Preschool teachers come up with imaginative ways to engage their young audience and prepare them for the structure of future school years. They employ what might seem like a simple curriculum to assess the social and mental development of their students, and they help both children and their parents prepare for the school years that lie ahead. Most preschool teachers work with kids ages 3 to 5, but they’re trained to relate to children from infancy to age 8. Since there will be an increased number of schoolchildren ages 3 to 5 in the coming years, more qualified professionals will be needed to teach preschool. The Bureau of Labor Statistics predicts a 10 percent job growth for preschool teachers by the year 2026, which translates to nearly 50,100 new jobs.

7. Health Educator Job

The job of a health educator includes assessing the community’s needs; developing effective programs or curriculum to address those needs; teaching; evaluating and analyzing the effectiveness of programs; and advocating for the community.

Deborah Tackmann, who has worked as a health educator and physical education teacher for more than 30 years, also works for the Eau Claire City-County Health Department in Wisconsin as a health educator with its Alliance for Substance Abuse Prevention. In this role, she works with public school advisers, students and community members educating, advocating and developing programs.

She goes to work each day with the hope of empowering students. At the end of one school year, a high school student walked up to Tackmann and handed her a bullet. Tackmann will never forget his next words: “I was going to put that in my head because I didn’t think I had value. But you taught me I had value.”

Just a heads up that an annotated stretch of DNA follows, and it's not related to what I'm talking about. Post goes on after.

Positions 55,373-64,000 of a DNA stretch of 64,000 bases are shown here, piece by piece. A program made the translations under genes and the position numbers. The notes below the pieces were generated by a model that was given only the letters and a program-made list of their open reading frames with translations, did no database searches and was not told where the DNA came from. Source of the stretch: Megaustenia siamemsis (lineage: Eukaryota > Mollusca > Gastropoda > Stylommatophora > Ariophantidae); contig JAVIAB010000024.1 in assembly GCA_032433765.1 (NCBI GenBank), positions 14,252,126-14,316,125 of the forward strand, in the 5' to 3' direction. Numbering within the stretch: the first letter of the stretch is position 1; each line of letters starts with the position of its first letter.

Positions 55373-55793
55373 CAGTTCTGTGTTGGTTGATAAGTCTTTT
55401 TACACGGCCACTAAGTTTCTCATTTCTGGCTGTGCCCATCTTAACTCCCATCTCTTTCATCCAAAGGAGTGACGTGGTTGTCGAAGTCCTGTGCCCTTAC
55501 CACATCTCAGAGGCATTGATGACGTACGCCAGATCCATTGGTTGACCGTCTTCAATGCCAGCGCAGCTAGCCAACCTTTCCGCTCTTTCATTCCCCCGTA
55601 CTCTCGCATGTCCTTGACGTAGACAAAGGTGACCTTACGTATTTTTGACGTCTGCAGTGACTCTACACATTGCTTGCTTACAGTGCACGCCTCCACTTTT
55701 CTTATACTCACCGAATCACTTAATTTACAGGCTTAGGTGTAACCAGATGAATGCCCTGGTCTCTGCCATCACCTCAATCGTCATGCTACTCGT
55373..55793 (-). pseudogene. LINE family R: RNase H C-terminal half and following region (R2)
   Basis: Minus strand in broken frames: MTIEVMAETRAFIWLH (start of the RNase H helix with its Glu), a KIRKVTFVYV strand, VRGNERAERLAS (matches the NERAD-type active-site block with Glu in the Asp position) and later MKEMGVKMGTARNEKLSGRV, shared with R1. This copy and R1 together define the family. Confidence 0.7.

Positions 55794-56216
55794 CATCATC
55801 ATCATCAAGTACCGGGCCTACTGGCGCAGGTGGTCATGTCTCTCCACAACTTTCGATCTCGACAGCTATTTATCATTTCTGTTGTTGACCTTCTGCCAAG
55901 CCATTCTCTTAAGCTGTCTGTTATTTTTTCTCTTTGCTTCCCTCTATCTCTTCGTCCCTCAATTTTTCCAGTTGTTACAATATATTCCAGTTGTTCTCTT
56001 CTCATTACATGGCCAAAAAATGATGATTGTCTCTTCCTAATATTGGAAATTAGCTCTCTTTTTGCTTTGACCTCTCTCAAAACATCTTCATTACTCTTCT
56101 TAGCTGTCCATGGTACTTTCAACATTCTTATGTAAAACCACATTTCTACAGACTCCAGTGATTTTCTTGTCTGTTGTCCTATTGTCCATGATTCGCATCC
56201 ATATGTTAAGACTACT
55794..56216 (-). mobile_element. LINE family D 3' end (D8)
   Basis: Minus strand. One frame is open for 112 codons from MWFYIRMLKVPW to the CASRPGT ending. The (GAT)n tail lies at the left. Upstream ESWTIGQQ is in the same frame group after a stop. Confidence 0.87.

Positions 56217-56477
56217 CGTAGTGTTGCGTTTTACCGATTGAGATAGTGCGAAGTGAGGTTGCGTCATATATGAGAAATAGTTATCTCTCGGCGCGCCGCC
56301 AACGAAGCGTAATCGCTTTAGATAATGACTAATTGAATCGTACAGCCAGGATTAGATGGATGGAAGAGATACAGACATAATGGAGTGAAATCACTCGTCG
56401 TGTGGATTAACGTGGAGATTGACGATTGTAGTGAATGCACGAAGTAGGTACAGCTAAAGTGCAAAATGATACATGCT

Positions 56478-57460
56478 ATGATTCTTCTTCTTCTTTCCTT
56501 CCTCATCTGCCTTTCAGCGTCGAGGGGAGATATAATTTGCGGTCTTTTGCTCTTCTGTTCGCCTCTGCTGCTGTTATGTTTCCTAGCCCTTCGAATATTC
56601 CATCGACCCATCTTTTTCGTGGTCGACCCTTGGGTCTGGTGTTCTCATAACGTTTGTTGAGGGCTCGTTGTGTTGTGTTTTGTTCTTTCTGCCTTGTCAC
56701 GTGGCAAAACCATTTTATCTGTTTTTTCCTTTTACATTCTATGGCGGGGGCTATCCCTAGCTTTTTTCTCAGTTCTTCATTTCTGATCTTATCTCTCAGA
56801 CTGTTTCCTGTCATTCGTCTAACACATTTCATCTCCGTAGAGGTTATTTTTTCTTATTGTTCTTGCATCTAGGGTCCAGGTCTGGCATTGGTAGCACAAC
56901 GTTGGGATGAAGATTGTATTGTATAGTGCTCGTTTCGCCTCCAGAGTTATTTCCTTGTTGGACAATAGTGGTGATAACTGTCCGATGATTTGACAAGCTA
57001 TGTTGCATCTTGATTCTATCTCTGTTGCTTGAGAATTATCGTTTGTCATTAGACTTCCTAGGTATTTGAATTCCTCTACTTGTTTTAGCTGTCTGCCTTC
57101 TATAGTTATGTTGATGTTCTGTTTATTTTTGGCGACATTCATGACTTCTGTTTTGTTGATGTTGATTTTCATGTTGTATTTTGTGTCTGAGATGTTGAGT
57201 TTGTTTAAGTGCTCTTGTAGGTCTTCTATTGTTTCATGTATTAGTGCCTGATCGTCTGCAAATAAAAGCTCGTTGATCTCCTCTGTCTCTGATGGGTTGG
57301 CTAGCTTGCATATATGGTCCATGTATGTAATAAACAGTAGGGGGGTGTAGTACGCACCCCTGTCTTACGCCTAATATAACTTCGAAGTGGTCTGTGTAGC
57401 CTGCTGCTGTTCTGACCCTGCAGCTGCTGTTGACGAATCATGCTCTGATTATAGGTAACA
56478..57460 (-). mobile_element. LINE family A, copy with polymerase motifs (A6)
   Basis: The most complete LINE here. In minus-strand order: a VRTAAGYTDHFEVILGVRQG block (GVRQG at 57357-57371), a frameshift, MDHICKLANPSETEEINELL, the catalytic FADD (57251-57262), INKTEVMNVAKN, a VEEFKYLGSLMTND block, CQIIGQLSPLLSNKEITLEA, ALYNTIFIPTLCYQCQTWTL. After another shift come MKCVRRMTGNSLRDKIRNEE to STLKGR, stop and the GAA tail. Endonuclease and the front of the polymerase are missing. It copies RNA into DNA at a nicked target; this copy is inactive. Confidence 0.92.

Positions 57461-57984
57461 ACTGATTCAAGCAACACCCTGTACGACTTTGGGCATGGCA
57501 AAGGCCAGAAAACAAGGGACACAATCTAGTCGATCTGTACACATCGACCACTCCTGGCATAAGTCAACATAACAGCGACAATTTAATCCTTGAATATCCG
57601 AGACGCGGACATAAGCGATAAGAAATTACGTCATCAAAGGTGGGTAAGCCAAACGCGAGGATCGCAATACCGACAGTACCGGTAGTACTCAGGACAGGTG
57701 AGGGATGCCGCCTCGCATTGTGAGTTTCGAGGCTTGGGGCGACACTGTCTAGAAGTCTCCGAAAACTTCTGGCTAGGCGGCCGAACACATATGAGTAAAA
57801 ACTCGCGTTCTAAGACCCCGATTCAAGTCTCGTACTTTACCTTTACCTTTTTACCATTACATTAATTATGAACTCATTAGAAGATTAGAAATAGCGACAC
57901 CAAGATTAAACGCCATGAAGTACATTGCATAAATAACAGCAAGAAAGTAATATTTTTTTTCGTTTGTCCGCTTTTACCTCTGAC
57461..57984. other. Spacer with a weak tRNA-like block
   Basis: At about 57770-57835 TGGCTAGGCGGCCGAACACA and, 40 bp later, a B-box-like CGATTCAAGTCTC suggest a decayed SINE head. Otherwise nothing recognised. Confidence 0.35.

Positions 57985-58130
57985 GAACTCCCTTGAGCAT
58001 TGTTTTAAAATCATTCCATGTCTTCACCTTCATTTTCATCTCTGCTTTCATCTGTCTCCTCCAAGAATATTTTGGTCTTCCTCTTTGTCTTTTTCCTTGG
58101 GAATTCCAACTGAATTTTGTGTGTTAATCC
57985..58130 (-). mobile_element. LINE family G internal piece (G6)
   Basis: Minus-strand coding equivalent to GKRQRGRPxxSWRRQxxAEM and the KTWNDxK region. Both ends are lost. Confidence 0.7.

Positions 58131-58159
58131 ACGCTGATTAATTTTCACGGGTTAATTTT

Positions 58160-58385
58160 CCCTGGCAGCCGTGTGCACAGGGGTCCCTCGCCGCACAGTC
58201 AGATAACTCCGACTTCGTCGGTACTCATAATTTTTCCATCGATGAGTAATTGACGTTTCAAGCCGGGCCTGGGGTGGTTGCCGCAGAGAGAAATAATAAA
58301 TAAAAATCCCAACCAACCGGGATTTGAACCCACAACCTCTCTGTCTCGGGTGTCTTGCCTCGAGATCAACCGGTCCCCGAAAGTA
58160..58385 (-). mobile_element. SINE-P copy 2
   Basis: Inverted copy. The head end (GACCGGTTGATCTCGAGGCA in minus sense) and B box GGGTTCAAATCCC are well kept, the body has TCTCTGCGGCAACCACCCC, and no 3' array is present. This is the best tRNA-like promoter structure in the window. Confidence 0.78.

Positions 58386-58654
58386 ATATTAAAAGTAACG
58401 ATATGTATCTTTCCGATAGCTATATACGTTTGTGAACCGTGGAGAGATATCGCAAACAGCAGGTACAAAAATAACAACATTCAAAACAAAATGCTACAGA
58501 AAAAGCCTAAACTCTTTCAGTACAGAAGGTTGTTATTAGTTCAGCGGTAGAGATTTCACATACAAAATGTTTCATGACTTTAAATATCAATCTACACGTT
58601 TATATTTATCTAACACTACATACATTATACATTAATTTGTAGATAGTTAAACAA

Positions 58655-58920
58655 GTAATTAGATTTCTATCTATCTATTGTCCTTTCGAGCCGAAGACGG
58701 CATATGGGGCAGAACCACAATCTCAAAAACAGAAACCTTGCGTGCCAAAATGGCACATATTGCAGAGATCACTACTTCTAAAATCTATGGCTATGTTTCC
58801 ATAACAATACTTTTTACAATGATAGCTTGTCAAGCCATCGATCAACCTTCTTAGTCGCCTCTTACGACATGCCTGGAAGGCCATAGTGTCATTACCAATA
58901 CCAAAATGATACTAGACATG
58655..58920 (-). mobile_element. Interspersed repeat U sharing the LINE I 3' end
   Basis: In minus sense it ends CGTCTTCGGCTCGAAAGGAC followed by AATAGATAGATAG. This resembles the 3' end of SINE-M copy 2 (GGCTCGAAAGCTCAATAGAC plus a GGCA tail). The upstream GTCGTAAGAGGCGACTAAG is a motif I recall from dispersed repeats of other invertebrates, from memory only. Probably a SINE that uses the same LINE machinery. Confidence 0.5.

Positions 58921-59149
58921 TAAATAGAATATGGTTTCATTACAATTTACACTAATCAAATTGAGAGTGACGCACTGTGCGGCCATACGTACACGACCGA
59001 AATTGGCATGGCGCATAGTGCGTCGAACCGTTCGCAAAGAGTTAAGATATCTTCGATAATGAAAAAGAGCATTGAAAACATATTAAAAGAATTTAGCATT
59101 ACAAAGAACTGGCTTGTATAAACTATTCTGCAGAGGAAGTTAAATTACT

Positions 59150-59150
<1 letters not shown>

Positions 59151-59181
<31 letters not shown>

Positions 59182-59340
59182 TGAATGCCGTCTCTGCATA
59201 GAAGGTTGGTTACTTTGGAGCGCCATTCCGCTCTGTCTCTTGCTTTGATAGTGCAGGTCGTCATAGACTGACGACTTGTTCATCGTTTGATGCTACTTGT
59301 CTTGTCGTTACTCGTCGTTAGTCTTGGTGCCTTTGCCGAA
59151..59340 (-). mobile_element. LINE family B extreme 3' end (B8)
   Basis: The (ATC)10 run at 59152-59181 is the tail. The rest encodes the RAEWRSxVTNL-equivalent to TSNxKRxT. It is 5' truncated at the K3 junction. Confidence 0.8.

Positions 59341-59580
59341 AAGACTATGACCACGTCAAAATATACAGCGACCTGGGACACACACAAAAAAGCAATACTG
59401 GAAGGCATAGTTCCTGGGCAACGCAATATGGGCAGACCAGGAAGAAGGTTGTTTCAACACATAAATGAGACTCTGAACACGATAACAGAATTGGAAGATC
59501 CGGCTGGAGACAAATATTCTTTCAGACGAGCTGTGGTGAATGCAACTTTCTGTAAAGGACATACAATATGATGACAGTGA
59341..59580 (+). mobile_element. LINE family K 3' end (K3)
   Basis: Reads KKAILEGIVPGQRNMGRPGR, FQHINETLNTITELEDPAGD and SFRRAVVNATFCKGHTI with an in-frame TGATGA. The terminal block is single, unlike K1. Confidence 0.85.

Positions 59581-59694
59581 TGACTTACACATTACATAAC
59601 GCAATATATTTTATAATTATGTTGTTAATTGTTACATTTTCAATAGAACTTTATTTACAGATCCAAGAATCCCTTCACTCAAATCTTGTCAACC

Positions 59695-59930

When Tackmann was an undergraduate, in the wake of Title IX legislation, she studied physical education with the hopes of becoming a P.E. teacher. But her interests widened. Knowing a high school student’s frontal lobe (the part of the brain that is associated with reasoning skills and decision-making) isn’t fully developed, she wondered, “How can we create lessons that not only engage the learner but also empower them with the knowledge and skills needed to choose healthy lifestyle behaviors? How do you help students use effective decision-making skills, create smart goals and demonstrate the ability to use interpersonal communication skills to enhance health and avoid or reduce health risks?”

To answer those kinds of questions, she went on to get a master’s degree in professional education with an emphasis in effective teaching methodology. And today, she spends long days in Wisconsin’s Fall Creek school district giving kids the life skills and knowledge they’ll need to flourish, or in her words, “improve the quality of their life and the quantity of their life.”

Being a health educator is “a lot more than pits and zits,” she says.

As both the need and cost of health care is on the rise, governments, insurance companies and other organizations are looking for cost-efficient ways to reduce health care costs and improve health outcomes. Because of this, the Bureau of Labor Statistics predicts that health education will experience some significant growth between 2016 and 2026. Across this decade, positions in this profession should proliferate at a rate of 14.5 percent, resulting in 8,800 new jobs for health educators.